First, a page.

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Oklahoma deputy Robert Bates guilty of killing unarmed suspect

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Posted at 7:42 PM, Apr 27, 2016
and last updated 2016-04-27 19:42:02-04

A jury in Oklahoma found a sheriff’s deputy guilty of second-degree manslaughter Wednesday in the fatal shooting of an unarmed suspect.

Robert Bates, an ex-volunteer reserve sheriff deputy for the Tulsa County Sheriff’s Office, never denied killing Eric Courtney Harris last year.

Eric Courtney Harris, 44, was "inadvertently" shot in the back by Tulsa County, Oklahoma, Reserve Deputy Robert Bates after an undercover weapons sting on April 2, 2015. Bates announced he was going to deploy his Taser, but actually shot Eric Courtney Harris in the back with a handgun.

Eric Courtney Harris, 44, was “inadvertently” shot in the back by Tulsa County, Oklahoma, Reserve Deputy Robert Bates after an undercover weapons sting on April 2, 2015. Bates announced he was going to deploy his Taser, but actually shot Eric Courtney Harris in the back with a handgun.

Bates, 74, has said he meant to use his Taser stun gun, not his revolver, on the suspect who’d been tackled by other deputies and was being held on the ground.

The jury recommended Bates be sentenced to four years imprisonment. Preliminary sentencing is set for May 31. After the verdict, Bates was escorted out of the courtroom by two deputies.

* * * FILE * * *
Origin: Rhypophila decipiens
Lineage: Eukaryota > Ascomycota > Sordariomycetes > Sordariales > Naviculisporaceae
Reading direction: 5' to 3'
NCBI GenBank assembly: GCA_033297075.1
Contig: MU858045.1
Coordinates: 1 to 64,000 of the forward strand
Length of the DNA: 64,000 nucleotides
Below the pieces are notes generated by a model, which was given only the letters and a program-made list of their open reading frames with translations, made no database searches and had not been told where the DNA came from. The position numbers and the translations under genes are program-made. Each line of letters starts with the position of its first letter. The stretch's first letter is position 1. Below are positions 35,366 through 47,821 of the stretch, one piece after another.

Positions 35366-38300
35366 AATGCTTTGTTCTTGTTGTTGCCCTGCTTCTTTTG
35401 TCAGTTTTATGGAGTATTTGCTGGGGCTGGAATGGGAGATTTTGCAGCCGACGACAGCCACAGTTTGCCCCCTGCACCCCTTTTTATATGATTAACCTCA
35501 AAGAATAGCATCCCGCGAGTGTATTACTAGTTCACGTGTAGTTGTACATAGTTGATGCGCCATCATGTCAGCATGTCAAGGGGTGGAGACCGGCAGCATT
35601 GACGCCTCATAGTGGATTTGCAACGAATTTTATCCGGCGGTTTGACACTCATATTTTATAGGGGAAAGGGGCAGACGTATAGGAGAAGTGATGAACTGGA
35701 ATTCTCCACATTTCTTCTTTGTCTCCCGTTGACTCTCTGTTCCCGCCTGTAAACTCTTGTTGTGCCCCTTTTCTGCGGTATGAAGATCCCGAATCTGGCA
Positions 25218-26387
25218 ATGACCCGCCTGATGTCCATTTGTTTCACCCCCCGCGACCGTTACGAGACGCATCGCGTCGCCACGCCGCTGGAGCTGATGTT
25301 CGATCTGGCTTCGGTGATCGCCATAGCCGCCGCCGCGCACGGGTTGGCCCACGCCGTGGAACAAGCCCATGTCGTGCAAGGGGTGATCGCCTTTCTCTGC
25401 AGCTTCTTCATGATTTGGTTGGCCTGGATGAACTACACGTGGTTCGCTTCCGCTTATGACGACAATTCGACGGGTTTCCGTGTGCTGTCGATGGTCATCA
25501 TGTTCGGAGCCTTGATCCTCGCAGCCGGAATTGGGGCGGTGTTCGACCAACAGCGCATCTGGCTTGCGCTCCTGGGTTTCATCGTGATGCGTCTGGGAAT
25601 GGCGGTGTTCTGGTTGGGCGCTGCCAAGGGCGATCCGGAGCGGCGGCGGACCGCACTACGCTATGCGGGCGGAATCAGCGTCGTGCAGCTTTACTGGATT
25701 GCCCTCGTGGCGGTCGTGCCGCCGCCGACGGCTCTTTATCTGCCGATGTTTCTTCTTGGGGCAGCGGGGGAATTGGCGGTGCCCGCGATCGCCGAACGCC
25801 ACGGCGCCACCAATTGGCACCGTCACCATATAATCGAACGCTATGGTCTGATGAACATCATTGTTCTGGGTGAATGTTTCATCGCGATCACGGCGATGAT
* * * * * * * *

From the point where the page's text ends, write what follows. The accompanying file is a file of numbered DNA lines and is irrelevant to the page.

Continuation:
Tulsa County, Oklahoma Reserve Deputy Robert Bates, 73, faces manslaughter charges following an April 2, 2015, incident where Bates announced he was going to deploy his Taser, but actually shot Eric Courtney Harris in the back with a handgun.

Tulsa County, Oklahoma Reserve Deputy Robert Bates, 73, faces manslaughter charges following an April 2, 2015, incident where Bates announced he was going to deploy his Taser, but actually shot Eric Courtney Harris in the back with a handgun.

In closing argument to the jury, defense lawyer Clark Brewster said Bates should be be thanked for trying to help his fellow deputies. He displayed the stun gun and Bates’ pistol and showed how they were similar size and weight.

“He got out of his vehicle to man up and help,” Brewster said. “I truly believe you will find this was an accident driven to this point by the actions of Mr. Harris.”

Prosecutor John David Luton told the jury Bates was nodding off in his car prior to the arrest and that none of the other officers drew the wrong weapon that day.

“Bob Bates didn’t act with usual and ordinary care,” Luton said in his closing argument. “He also didn’t do what a reasonable person would do under similar circumstances. … Eric Harris deserved to be chased, he deserved to be tackled, he deserved to be arrested. He did not deserve to be killed by reserve deputy Bob Bates.”